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Operation according to the prior art, where all cylinders are deactivated together, results in operation only along mode B, with no available operation below point a, unless ignition timing retard or lean operation is utilized. However, spark retard causes reduced fuel economy and lean operation can cause increased NOx emissions. As such, according to the present invention, it is possible to provide addition torque operation from point c to point a, wherein torque can be controlled/adjusted by controlling airflow (to only the operating group, or to both groups). Furthermore, by operation according to the present invention, it is possible to provide increased fuel economy in operation from point a to point d by operating in mode A rather than mode B. In other words, the air amount that would be required to provide the desired engine output from points c to a, with both cylinder groups operating, would be less than the engine misfire air amount limit. But, by operating in the region from points c to a with one cylinder group combusting air and injected fuel, and the other pumping air without injected fuel, it is possible to operate above the engine airflow misfire limit.
Referring now to
As such, in multi-group engines with a multi-group exhaust system, the engine can be operated at stoichiometric on one group (Stoic Group), and fuel-cutout on the other bank (Air Group). By operating the engine in this manner, the stoichiometric exhaust from the firing bank (Stoic Group) will pass through the TWC and the NOx (and HC/CO) is substantially reduced by the three-way catalytic ability of the catalyst. Since there is no exposure to the significantly lean exhaust (excess oxygen), the TWC performs NOx conversion efficiently. The group that is operated with fuel-cutout (Air Group) gets exposed to air with minimal emissions.
Referring now specifically to
Next, in step 412, the routine determines a minimum allowed air charge (air_min) per cylinder based on operating conditions (e.g., engine speed, air-fuel ratio, engine coolant temperature) to prevent engine misfires. As an alternative, this value can be set to 0.15, for example. Then, in step 414, the routine determines a maximum allowable air charge per cylinder based on operating conditions (air_max).
Next, in step 416, the routine determines the air charge required to provide the requested engine torque assuming two cylinder groups are combusting air and injected fuel (a_req_2). In step 418, the routine determines the air charge required to provide the requested engine torque assuming only one cylinder group is combusting air and injected fuel (a_req_2). Note that steps 416 and 418 are shown for the configuration of a dual bank (dual group) engine where each cylinder group is coupled exclusively to a three-way catalyst. The routine can be modified to include addition modes for additional cylinder groups, or modified to account for unequal cylinder group sizes.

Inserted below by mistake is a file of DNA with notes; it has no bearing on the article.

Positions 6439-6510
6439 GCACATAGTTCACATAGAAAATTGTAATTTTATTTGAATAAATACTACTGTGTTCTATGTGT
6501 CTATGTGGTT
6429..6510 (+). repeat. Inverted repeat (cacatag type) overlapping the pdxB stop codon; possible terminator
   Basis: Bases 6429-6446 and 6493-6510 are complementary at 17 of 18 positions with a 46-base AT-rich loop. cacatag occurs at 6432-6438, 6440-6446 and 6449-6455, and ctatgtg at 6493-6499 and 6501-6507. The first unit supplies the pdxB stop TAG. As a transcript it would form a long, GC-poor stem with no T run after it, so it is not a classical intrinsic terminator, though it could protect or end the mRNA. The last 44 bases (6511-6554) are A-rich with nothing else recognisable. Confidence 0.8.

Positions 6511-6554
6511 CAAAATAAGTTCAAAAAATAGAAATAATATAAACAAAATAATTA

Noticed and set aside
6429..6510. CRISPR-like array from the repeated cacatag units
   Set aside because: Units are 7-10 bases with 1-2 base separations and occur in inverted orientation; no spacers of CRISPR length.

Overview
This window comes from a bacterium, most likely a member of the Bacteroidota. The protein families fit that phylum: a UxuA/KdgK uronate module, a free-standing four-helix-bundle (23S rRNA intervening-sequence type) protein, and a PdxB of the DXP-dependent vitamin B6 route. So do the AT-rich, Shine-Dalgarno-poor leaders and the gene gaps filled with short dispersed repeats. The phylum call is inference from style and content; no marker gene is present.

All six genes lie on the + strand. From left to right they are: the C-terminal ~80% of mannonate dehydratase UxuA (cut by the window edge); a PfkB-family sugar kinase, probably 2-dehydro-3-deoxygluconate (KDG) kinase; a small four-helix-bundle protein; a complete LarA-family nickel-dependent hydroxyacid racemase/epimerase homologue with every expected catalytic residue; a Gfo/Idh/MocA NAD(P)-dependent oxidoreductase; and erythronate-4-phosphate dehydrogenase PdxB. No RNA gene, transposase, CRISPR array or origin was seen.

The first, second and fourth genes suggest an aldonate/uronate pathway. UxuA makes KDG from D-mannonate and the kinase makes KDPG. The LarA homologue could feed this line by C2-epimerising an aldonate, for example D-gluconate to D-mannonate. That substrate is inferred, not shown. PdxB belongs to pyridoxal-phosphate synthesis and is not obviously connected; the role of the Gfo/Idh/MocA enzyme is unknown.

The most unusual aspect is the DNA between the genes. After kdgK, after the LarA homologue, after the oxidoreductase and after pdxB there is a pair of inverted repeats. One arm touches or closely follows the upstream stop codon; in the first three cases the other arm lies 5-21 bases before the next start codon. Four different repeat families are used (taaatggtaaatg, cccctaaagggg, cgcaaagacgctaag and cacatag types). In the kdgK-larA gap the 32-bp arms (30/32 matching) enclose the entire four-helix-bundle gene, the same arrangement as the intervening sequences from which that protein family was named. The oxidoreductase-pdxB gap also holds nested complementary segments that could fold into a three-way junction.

Continuing with the routine of
When the answer to step 422 is YES, the routine continues to step 424 and disables one cylinder group and operates the remaining cylinder group(s) at stochiometry and adjusts airflow to provide the desired engine torque. Note that in the configuration described in
When the answer to either steps 422 or 420 is NO, and from step 424, the routine continues to step 426. In step 426, the routine determines whether a_req_1 is less than air_min. In other words, the routine determines whether the required airflow is less than the minimum air that can be combusted in the remaining combusting cylinders even when one cylinder group is disabled.. When the answer to step 426 is YES, the routine continues to step 428. In step 428, the routine determines whether deactivation of both cylinder groups is enabled based on engine, operating conditions such as, for example, time since engine start, vehicle speed, engine speed, engine coolant temperature, exhaust gas temperature, and catalyst temperature. For example, if catalyst or exhaust gas sensor temperature becomes too low, cylinder deactivation of both groups is not enabled or disabled, if already enabled.
When the answer to step 428 is YES, the routine continues to step 430 and disables both cylinder groups. Then, from step 430, or when the answer to step 428 is NO, the routine ends.
When the answer to step 426 is NO, the routine continues to step 434 to enable both cylinder groups.
In this way, accurate engine torque control is provided for low engine operating torques as low as point c of
Note that, if the engine is operating in mode B at low torques for due to operating conditions (e.g., to maintain catalyst temperatures, exhaust gas oxygen sensor temperatures, . . . etc.), this is the reason for determining in step 420 whether air_req_2 is less than air_min. In other words, even here, it may be desirable to deactivate a cylinder group to maintain accurate torque control at the expense of decreased-catalyst temperature. (E.g., in an alternative embodiment, the determination of a_req_2<air_min can be done separately in one cylinder group disabled irrespective of whether deactivation is enabled via step 422).
Note also that when enabling the cylinder groups, TWC regeneration can be utilized. Specifically, when the engine exits out of fuel-cut mode, the TWCs (Close Coupled TWC 70 and Under Body TWC 72, in this example) on the Air-Group are regenerated by running the engine rich for a short duration to remove the stored oxygen and restore the NOx conversion efficiency of the catalyst.
As will be appreciated by one of ordinary skill in the art, the routines described in